Ever wondered how to create a professional striped lawn like you see in football stadiums up and down the country?
Or maybe you want your lawn to look better than Bills next door.
The good news is that it’s really easy.
And I’ll show you, not only how to create a striped lawn, but also how to create other grass patterns. Even if your lawn mower doesn’t have a roller.
How Lawn Striping Works
The stripes you see on a lawn are nothing more than light reflecting off blades of grass that are bent in one direction or another.
Dark stripes are made from grass that is bent towards you. It appears dark because you’re looking at the shadowy underside of the grass where the light can’t get to.
The lighter stripes are made from grass that is bent away from you. It appears lighter because the light is reflected from the top side of the grass leaves.
How to Create Lawn Stripes
So in order to create lawn stripes, all you need to do is bend the grass in one direction, then another.
In order to bend the grass, you’ll need a lawnmower with a roller on the back of it. Cylinder mowers are the best for this but a rotary mower will also work.
What if Your Mower Doesn’t Have a Roller?
Many lawn mowers don’t have rollers, even some of the best rotary mowers don’t have them. If your mower doesn’t have a roller you can buy a striping kit that fits onto the handles of your existing mower.
If you don’t want to spend any money, you could mow your lawn as normal. Then, turn the mower off, reduce the mower height by a couple of settings and then push it up and down.
It will take some effort but the cutting deck itself will flatten the grass to create the striped effect.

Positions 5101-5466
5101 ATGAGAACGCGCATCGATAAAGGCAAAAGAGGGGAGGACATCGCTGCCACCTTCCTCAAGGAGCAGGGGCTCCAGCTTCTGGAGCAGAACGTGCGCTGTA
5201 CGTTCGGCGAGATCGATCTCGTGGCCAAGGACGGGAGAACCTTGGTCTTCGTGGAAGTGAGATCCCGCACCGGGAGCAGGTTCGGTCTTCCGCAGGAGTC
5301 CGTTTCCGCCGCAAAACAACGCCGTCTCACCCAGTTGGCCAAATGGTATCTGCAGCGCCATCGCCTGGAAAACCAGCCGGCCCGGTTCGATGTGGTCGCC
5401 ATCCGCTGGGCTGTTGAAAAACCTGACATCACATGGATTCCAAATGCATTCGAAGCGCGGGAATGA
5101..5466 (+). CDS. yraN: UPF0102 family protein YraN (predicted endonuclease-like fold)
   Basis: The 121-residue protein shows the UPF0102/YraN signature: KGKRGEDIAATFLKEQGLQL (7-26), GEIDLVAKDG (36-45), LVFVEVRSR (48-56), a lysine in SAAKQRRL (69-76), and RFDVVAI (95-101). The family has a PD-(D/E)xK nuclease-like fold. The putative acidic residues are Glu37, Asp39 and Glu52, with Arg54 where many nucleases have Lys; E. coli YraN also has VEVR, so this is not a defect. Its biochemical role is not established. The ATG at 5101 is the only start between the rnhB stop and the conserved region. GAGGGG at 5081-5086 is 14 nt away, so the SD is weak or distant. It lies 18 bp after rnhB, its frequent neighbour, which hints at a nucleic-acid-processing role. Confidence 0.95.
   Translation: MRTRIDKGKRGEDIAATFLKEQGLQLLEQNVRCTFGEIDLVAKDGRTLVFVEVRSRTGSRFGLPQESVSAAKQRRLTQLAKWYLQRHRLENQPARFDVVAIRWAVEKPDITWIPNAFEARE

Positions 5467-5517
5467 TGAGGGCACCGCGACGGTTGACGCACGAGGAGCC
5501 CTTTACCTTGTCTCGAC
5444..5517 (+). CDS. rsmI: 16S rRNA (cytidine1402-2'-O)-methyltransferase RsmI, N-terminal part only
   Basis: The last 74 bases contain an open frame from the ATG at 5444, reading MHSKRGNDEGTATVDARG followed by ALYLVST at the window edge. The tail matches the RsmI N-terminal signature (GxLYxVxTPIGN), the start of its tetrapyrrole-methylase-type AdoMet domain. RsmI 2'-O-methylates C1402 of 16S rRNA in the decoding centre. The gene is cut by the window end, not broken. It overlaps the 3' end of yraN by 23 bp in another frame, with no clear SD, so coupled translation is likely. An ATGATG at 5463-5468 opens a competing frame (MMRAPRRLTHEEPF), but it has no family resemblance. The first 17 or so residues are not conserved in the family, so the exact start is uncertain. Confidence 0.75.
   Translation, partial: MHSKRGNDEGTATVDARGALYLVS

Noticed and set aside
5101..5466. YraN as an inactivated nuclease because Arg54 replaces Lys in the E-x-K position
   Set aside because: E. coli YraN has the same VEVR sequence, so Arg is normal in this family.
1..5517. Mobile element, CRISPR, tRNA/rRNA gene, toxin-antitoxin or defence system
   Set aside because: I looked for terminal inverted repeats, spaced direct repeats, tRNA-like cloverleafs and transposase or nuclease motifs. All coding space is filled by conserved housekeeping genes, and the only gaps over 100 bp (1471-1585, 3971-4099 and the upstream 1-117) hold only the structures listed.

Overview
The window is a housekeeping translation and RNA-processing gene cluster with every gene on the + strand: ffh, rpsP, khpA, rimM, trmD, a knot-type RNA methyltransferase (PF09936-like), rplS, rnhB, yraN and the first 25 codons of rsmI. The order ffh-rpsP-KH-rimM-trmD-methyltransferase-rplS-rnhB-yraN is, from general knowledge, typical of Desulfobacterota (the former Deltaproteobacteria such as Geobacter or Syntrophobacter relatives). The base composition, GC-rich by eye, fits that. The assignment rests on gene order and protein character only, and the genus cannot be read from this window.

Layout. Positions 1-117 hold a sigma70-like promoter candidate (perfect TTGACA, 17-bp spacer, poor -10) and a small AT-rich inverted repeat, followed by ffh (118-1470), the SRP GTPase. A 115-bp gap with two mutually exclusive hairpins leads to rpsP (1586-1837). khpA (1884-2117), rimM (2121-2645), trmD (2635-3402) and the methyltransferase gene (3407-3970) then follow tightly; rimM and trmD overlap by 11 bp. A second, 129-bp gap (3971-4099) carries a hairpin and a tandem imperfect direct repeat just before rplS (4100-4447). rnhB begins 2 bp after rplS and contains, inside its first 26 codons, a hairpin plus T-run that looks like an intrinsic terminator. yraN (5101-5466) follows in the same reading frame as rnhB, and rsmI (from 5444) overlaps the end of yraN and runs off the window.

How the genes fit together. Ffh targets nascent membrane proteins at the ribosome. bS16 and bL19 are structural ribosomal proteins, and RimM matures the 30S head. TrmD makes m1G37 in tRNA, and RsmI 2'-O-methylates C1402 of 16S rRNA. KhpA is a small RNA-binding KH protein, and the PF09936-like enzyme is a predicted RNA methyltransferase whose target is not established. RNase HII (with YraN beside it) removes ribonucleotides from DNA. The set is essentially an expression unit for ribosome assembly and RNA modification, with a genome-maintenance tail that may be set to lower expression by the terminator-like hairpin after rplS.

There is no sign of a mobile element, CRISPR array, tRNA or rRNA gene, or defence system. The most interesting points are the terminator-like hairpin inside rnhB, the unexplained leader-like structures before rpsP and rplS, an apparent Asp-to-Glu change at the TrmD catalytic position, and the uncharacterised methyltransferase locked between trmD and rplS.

You could even use a yard brush to brush the grass in your desired direction. Although this is a time-consuming way of doing it, you can create some very intricate grass patterns.
How to Create Lawn Stripes and Grass Patterns
As I’ve said, creating a striped lawn is very easy.
Creating a Basic Striped Lawn
To create a simple, striped lawn, all you need to do is mow in one direction and come back in the opposite direction. Your lawn mower will do the rest.
Creating a Checkerboard Pattern
To take it a step further and create a checkerboard pattern, simply mow the lawn lengthways as I showed you above. Then, go over the lawn a second time and mow width-ways.
Creating a Diamond Checkerboard Pattern
Creating a diamond checkerboard pattern is exactly the same as creating a regular checkerboard pattern. The only difference is that you’d mow diagonally across the lawn instead of lengthways then widthways.
The Importance of Creating Straight Stripes
When you mow to create lawn stripes and grass patterns, especially straight lines, it’s important to get those stripes as straight as you can.
Straight lines look superb and curved or wavy lines can look stunning. But stripes that are neither straight or wavy look pretty poor.
Self-propelled mowers are the best for creating straight lines because they naturally move in straight lines. However, if you don’t own a self-propelled mower, a good tip for mowing straight is to look at least 10 feet in front of you instead of looking straight down at the ground.
Also, make sure you overlap each run to cut the whole lawn without leaving little strips of long grass. This is also really important if your lawnmower has wheels, as it will prevent tracks and ruts from forming in the turf.